Pit Martin – Tall Boy #1

Pit Martin - card #1 from 1964-65 Topps

Good thing the Jays bats came alive last night, otherwise I’d be looking about as grim as Pit Martin does on this card.  It’s a good thing I didn’t have any money riding on any of last night’s hockey games.  I’d have been 0-fer.

I said a long time back that I wanted to go through the ’64-65 Topps set.  The thing that has been holding me back has been Pit Martin.  I just don’t know what to make of that expression on his face.  There’s no apparent reason for it.  Pit, at the time of this card’s printing, had just completed a pretty credible rookie season for Detroit, who went all the way to the Stanley Cup Final.  His offensive totals weren’t huge, just 9 goals and 21 points in 50 games, but when you consider he was a centre playing behind the likes of Alex Delvecchio and Norm Ullman, ice time would have been at a premium. 

A little guy with wheels, he’d go on to an 18-year career (well, 17 if you leave out his cup of coffee in 1961) in which he’d play in three Stanley Cup Finals, win the 1970 Masterton, take part in four All-Star games and just be a really sound #2 centre, scoring 30 goals three times and topping out at 90 points in ’72-73.  He’d put in over 1100 games, 324 goals, 800-odd points.  These are very good numbers, the totals of a very solid pro.  Everything about Pit is upside, yet he looks oddly haunted.

Of course, Pit Martin was also famous as the player who went the other way in one of the most lopsided trades in hockey history.  It certainly wasn’t Pit’s fault.  It was Terry Sawchuk’s – and beer’s.

The 1966-67 Chicago Black Hawks (as they were then commonly spelled) were the top team in hockey.  They finished in first, seventeen points better than anyone.  They scored more goals than anyone.  They gave up fewer.  They had the scoring leader, the league MVP, four of the six First-Team All-Stars and one of the Second-Team.  They were the odds-on favourite to win the Stanley Cup.  Unfortunately, in the playoffs they drew an experienced Leafs team that could check anything to death and had Terry Sawchuk in goal.  Terry was lights out and took anything the Hawks could throw at him.  Toronto eliminated Chicago in six games, en route to a Cup win.

After their season ended, a young Black Hawk named Phil Esposito had a couple of pops at a team party and decided to give the GM a few suggestions about how best to handle the team in the off-season – specifically how not to screw everything up.  This went over about as well as one would expect.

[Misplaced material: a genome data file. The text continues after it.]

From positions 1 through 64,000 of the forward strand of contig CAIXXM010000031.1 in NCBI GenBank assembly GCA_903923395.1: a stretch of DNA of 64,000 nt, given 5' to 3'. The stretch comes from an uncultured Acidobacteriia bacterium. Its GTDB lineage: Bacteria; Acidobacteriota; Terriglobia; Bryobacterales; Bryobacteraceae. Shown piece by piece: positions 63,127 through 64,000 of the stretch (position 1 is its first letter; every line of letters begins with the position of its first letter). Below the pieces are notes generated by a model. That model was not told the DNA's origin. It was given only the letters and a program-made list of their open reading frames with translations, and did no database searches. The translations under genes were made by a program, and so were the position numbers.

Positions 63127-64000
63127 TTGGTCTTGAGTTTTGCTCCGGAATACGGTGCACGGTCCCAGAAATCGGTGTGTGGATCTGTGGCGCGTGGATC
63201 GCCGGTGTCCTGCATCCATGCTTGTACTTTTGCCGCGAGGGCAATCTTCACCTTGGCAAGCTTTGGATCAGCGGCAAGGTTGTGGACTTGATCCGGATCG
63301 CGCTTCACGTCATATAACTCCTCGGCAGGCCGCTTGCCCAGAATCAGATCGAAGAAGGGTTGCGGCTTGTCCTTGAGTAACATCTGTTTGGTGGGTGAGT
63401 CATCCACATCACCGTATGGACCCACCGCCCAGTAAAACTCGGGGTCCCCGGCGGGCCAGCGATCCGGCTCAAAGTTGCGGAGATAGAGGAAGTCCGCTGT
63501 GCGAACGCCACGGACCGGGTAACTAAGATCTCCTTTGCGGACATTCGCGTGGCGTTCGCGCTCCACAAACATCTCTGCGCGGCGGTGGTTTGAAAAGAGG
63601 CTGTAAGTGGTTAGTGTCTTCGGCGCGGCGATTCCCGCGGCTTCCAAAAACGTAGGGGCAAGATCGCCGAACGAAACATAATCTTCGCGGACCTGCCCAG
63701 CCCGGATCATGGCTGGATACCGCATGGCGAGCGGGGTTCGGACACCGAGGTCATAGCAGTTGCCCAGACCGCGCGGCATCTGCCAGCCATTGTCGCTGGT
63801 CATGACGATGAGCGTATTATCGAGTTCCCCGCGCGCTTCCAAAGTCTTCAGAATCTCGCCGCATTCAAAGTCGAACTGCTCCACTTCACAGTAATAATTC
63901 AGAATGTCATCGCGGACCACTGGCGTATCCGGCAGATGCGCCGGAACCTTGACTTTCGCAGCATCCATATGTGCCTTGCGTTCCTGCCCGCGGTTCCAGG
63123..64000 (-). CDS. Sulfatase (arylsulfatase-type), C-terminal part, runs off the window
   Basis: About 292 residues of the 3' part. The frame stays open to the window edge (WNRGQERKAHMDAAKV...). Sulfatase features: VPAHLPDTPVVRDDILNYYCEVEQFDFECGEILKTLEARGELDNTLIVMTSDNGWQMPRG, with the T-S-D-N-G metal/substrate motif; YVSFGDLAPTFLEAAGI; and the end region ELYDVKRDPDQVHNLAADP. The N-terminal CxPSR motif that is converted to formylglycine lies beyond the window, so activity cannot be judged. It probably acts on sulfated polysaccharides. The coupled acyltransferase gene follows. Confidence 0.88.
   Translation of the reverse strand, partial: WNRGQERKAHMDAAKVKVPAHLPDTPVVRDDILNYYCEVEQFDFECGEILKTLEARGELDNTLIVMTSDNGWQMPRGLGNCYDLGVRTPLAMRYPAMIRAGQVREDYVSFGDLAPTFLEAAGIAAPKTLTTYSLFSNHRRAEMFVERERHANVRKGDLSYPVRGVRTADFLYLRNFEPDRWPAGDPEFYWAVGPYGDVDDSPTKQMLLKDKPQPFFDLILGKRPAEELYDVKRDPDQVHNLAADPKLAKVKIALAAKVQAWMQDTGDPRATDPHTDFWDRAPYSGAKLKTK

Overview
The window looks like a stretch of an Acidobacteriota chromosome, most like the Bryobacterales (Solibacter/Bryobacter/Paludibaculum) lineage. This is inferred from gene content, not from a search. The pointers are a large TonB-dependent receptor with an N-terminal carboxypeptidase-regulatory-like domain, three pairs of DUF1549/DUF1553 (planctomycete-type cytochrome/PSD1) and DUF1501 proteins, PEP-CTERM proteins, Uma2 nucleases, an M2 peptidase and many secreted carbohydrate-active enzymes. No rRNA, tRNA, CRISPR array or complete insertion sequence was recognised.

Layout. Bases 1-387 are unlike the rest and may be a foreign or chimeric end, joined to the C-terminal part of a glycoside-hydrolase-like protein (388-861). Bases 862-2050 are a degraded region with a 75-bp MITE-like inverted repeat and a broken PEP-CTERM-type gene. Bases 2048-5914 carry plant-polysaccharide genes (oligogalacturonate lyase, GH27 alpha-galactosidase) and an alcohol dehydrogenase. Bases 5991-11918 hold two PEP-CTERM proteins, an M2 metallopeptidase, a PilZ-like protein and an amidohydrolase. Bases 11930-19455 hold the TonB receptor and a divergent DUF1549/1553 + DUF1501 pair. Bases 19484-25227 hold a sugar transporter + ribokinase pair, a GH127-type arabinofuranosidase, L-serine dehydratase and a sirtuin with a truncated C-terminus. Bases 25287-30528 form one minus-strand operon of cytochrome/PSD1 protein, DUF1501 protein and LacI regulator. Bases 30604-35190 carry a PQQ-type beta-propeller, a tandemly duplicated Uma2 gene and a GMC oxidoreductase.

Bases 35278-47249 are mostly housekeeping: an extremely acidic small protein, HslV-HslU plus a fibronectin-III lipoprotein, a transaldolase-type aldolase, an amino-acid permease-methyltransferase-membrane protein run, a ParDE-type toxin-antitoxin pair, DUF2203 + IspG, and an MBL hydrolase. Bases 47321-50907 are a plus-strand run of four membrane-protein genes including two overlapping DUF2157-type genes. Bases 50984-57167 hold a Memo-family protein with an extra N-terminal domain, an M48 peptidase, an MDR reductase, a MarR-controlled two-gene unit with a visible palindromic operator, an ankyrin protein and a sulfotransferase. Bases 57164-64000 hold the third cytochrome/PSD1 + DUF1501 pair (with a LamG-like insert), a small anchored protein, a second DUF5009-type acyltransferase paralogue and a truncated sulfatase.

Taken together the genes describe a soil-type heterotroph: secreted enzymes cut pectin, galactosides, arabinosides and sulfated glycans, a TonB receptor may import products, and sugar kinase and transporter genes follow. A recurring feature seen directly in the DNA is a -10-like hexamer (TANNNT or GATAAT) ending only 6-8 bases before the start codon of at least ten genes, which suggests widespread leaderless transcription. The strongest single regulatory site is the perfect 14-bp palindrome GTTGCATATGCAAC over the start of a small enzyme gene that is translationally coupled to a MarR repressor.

Despite showing a fair amount of promise, Phil found himself shipped off less than a month later to the worst team in hockey – the Boston Bruins.  With him came a pair of underperforming kids named Ken Hodge and Fred Stanfield.  In return came Pit Martin (traded to Boston in Dec. ’65), a young banger of a defenseman named Gilles Marotte and a minor-league goalie named Jack Norris.

The trade wasn’t really so much a bad one for Chicago as it was spectacular for Boston.  Pit Martin was a very, very solid performer for the next ten years, while Marotte found some good offensive upside in Chicago before being shipped out in a trade to LA. 

Espo, on the other hand, combined with a sophomore defenseman named Bobby Orr and immmediately became the dominant centre in hockey.  He became the first player to reach 100 points in a season and set scoring records that were unsurpassed until a kid named Gretzky arrived.  He led the league in scoring 5 times between 1969 and 1974, was the First-Team All-Star every year between 1969 and 1974, second-team in ’68 and ’75.  He would retire as hockey’s second-leading scorer of all-time.

As for the other kids, Ken Hodge immediately became a constant 40-goal threat who hit 50 once.  Stanfield became a dependable 20+ goal scorer and depth guy.  Boston, dead last in 1966-67, became a powerhouse that won championships in 1970 and 1972 and probably would have won more had Orr been blessed with something other than kindling as knees.

None of this was Pit Martin’s fault, but how do you live up to a trade like that?  Maybe that’s why he looks so glum.

He obviously gets over it, because he’s smiling on all the rest of his cards.

Sadly, Pit died in a snowmobiling accident in 2008.

The cartoon Pit is having more fun.

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This entry was posted in 1964-65 Topps Hockey, Vintage Hockey and tagged , , . Bookmark the permalink.

2 Responses to Pit Martin – Tall Boy #1

  1. Great write up, I love the tall boy cards!

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